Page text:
Third, if you haven’t already figured it out, many of the entrees can be eaten cold. I will be honest… I am NOT a fan of most of them at room temperature. My stand-by is Five Bean Casserole (add a packet of salt and a packet of pepper and maybe a squeeze of mustard from an airport food court and you’re golden). I will also do the chicken parm and the ravioli and the lasagna. It’s up to personal preference.

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Two great on-the-go shaker bottles… liquid included!

When I am checking a bag for a longer trip, I like to travel light with the carry-on. This means packing as compactly as possible. First, I fold up two of the 800 packets and one 70 packet into my standard Blender Bottle along with a plastic spoon. This prevents the wire ball from bouncing around, saves space, and gives me an easy pudding and two shakes!

I also pack at least one Mio or Crystal Light squeeze bottle for easy to-go flavoring in my liquids bag. Great for making shakes different flavors and perfect to add to a club soda on a plane for a “fancy” drink!

However, I hate cleaning when traveling and thus when I get through airport security, I am often on the hunt for one of the stand-by beverages pictured above. It makes a perfect disposable shake container. Just swirl your shake powder before shaking or the powder may all end up in the lid!

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This was my HMR meal at the San Diego Zoo. Just drink half the bottle, add shake mix, swirl and shake to your desired consistency! Mmmmm Chocolate Lemon Goodness!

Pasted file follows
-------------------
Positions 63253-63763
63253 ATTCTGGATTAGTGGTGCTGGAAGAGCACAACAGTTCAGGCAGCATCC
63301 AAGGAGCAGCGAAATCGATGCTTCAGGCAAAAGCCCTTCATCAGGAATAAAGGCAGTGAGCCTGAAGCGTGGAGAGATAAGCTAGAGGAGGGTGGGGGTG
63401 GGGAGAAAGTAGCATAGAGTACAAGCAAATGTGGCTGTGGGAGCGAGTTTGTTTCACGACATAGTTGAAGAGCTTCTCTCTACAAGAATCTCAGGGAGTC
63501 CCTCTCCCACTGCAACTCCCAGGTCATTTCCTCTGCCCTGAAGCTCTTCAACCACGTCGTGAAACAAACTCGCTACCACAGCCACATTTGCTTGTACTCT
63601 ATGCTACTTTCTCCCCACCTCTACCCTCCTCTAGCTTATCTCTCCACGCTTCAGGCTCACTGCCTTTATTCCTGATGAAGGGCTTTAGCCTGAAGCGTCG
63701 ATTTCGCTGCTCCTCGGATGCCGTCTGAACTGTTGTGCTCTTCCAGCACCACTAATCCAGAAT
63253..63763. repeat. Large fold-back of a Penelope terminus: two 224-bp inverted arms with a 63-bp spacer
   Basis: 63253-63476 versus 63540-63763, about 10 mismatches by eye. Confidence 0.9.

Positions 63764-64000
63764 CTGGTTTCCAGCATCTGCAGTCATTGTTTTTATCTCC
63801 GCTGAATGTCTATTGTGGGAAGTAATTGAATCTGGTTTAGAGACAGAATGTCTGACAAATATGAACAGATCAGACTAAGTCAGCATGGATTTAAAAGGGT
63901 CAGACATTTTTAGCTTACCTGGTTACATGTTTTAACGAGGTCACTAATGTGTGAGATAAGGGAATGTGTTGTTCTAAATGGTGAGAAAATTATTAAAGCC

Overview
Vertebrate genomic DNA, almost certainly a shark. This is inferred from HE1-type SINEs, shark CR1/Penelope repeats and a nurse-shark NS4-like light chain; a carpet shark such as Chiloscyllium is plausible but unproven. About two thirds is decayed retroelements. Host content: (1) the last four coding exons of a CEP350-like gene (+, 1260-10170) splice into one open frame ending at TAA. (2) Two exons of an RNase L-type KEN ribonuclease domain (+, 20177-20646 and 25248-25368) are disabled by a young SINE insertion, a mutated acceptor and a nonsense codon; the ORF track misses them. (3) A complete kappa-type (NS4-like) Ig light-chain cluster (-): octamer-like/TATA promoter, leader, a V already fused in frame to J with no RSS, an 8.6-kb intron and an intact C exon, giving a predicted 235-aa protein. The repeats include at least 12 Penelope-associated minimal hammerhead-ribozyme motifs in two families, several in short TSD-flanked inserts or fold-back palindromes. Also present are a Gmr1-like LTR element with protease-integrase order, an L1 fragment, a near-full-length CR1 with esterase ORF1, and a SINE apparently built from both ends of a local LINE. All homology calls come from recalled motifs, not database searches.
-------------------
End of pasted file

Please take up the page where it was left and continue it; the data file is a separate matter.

I am also a big fan of mixing up the flavors of my entrees and having other savory options available to me is a big way I have managed to stay “In the Box” while “On the Road.” I always have a couple of bouillon cubes in a snack bag (to keep the smell contained) as well as a couple of tea bags for on-the-go hot beverage choices. I also carry a travel milk frother (mine has a cute carrying case!) which I use to whisk hot liquids for soup and hot chocolate shakes.

Additionally, I carry a menagerie of seasonings in a travel pill case (pictured below) which I place in a sandwich bag (because I am paranoid about spills but haven’t had one yet!). You can put all of your favorites in here! These are just some of my standards.

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Turn your pill case into a travel condiment container!

Another way to make travel easier and make you feel included when others are eating carby goodness, is to make some HMR muffins (I make these without the frosting) ahead of time. I don’t do this often because I want to avoid over-relying on low-volume foods. However I have found packing these can save me in a pinch when everyone else is noshing on trigger foods plus these don’t require preparation. This is one I save for super high stress weekends (I also make these using a mini-donut pan that fits in my toaster oven which makes them smaller – I get more and they are easier to pack!).

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Make muffins ahead of time for packable meals.

Traveling can be difficult on the HMR diet, or any diet, because of the temptations that lie in the Gap and all of the fabulous looking foods that abound. It is much harder to control your environment and at some point in the future I will talk more about how I prepare mentally for travel. However in the meantime, I hope these travel tips are helpful for those who have travel in their future!